Who knows what the future holds for the Second Foundation? But I’ve greatly enjoyed this season. The hours I’ve spent getting sucked into this excellent sci-fi show were well worth the investment.
Foundation season 2 finale recap: ‘Creation Myths’
Season 2, episode 10: Gaal Dornick (played by Lou Llobell) has a flashback to the day Tellem Bond (Rachel House) tried to drown Hari Seldon (Jared Harris). Gaal communed mentally with Hari and used her Mentalic voice to convince the nearest guard to let him go before he could drown. Then she mentally replaced the guard’s body with Hari’s so everyone would assume the mathematician had died. (Note to villains: Stop leaving before you kill the hero.)
Salvor Hardin (Leah Harvey) was then called out to the site of the drowning. Everyone followed her, and saw what they thought was Hari’s body, completing the illusion. Their escape attempt is one of those things that sci-fi writers love but that so rarely work on screen. So kudos to director Alex Graves for getting it to be even kind of exciting.
The Mentalics gather in front of Hari, Salvor and Gaal and kneel before them. They are without a queen for the first time in years. And while the Mentalics seem happy, there’s one problem. Tellem jumped into one of their bodies before she died — and she has one last ace up her sleeve.
Demerzel and the future of Empire
Meanwhile, Demerzel (Laura Birn) returns to Terminus to talk to Brother Dusk (Terrence Mann) and Enjoiner Rue (Sandra Yi Sencindiver), who have discovered her secrets. Demerzel’s been pulling Empire’s strings behind the scenes for centuries.
It turns out that her guiding Day toward marrying Queen Sareth of Cloud Dominion (Ella-Rae Smith) was an attempt to ferret out a conspiracy to kill Day. Now she has proof and can have Sareth killed for treason. She cries as she explains it — she has no choice but to preserve Empire. It’s in her coding.
And now that Dusk and Rue know it, they’ve gotta go.
The future can be changed
Elsewhere, Brother Day gloats over his destruction of the planet Terminus and his kneecapping of Seldon’s Second Foundation. He asks Brother Constant (Isabella Laughland) to name every other planet that came under the auspices of the Foundation. And just as he preps to go destroy them all, Bel Riose (Ben Daniels) refuses to grant the order.
Turns out that was a ruse, too. The Spacers planned a risky suicide maneuver, which will make the entire fleet self-destruct, one ship at a time, destroying or at least hampering the Empire’s ability to wage interstellar war.
Hober taunts Day just enough that they start beating the hell out of each other, but Bel Riose has the last laugh. He joins the fray, and he and Day make hamburger out of each other. Just as Day is about to force Bel out of the airlock, Bel uses Hober’s trick bracelet, and trades places with Day. Bel watches triumphantly as Day freezes to death.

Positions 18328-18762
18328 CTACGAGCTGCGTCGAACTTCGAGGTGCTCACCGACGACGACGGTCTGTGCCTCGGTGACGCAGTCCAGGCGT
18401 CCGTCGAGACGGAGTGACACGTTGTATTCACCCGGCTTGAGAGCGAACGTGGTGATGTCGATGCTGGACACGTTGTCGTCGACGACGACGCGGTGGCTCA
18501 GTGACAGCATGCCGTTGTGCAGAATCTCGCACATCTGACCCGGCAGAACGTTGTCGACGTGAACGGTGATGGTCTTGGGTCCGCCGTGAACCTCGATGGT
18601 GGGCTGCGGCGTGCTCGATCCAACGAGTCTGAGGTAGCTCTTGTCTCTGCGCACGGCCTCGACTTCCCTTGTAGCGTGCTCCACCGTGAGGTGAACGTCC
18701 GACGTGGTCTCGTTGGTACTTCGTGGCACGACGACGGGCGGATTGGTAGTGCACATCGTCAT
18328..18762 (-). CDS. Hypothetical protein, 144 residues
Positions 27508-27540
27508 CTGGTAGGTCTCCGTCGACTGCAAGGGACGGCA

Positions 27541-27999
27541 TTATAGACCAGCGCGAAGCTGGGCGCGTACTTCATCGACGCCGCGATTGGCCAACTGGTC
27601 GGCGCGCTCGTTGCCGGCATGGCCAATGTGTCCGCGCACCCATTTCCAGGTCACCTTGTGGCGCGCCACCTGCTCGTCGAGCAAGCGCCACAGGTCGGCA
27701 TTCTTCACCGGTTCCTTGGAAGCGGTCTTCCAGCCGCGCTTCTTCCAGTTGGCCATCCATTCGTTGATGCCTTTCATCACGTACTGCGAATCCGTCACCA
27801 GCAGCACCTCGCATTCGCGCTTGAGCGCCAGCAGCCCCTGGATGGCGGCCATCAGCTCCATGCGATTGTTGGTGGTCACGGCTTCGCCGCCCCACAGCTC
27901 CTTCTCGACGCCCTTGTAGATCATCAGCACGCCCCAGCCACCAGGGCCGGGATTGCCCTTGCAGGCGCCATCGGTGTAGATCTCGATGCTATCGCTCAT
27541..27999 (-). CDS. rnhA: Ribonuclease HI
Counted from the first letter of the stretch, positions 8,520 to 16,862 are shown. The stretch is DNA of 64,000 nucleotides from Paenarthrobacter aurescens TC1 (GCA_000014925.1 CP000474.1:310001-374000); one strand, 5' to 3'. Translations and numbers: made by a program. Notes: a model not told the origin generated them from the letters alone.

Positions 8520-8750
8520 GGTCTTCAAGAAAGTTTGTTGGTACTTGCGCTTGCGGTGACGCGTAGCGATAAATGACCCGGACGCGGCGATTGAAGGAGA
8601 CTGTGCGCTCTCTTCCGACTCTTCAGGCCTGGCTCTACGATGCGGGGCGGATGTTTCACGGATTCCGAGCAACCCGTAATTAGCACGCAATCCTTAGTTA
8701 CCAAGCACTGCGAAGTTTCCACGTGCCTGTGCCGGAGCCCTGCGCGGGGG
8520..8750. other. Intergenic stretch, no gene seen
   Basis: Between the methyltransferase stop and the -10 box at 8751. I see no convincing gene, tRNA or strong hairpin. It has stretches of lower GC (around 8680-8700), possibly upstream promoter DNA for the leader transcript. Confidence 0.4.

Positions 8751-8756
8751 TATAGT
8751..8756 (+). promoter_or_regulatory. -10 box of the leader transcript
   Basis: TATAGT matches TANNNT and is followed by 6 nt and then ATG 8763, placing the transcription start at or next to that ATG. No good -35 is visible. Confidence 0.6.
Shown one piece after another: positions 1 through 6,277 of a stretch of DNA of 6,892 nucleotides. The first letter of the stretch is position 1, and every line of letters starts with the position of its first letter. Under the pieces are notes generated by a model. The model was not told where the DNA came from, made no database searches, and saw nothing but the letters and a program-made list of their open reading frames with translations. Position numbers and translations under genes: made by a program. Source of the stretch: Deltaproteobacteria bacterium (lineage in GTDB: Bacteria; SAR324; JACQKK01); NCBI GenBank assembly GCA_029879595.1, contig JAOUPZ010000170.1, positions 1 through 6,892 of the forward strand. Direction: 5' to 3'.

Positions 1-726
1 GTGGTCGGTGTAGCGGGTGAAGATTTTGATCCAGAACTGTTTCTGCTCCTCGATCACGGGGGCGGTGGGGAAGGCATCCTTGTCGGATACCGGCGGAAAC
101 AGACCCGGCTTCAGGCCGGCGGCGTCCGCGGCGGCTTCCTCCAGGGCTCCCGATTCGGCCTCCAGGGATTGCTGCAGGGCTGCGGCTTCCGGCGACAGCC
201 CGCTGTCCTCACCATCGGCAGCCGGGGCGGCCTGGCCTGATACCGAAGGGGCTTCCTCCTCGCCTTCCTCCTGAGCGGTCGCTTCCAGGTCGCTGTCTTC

Prepare to die!
Then Bel warns everyone aboard that they have only minutes before the Spacers’ maneuver destroys the ship. They should all prepare to die, but he has a lifeboat no one knows about — a cleaning vessel with enough oxygen for one person for one day. Hober gives up his seat to Constant (very moving). Then he and Bel Riose share one last toast before the end.
The final moments of the Foundation season two finale feel remarkable due to their momentum and emotional content. This show has earned these beautiful final moments, a feat I could never have predicted from the pilot. Hober and Bel Riose’s final moments have that kind of brusque, cowboy-ish mythmaking people have been coming to sci-fi movies for since the very start of the form in America. And they just nail the tone of romantic fatalism and world-weary sacrifice.
It’s a great turn from the writers, performed by a phenomenal cast, and it makes a truly satisfying season finale.
Watch Foundation on Apple TV+
You can now stream the first two seasons of Foundation on Apple TV+.
Watch on: Apple TV+
Scout Tafoya is a film and TV critic, director and creator of the long-running video essay series The Unloved for RogerEbert.com. He has written for The Village Voice, Film Comment, The Los Angeles Review of Books and Nylon Magazine. He is the author of Cinemaphagy: On the Psychedelic Classical Form of Tobe Hooper and But God Made Him A Poet: Watching John Ford in the 21st Century, the director of 25 feature films, and the director and editor of more than 300 video essays, which can be found at Patreon.com/honorszombie.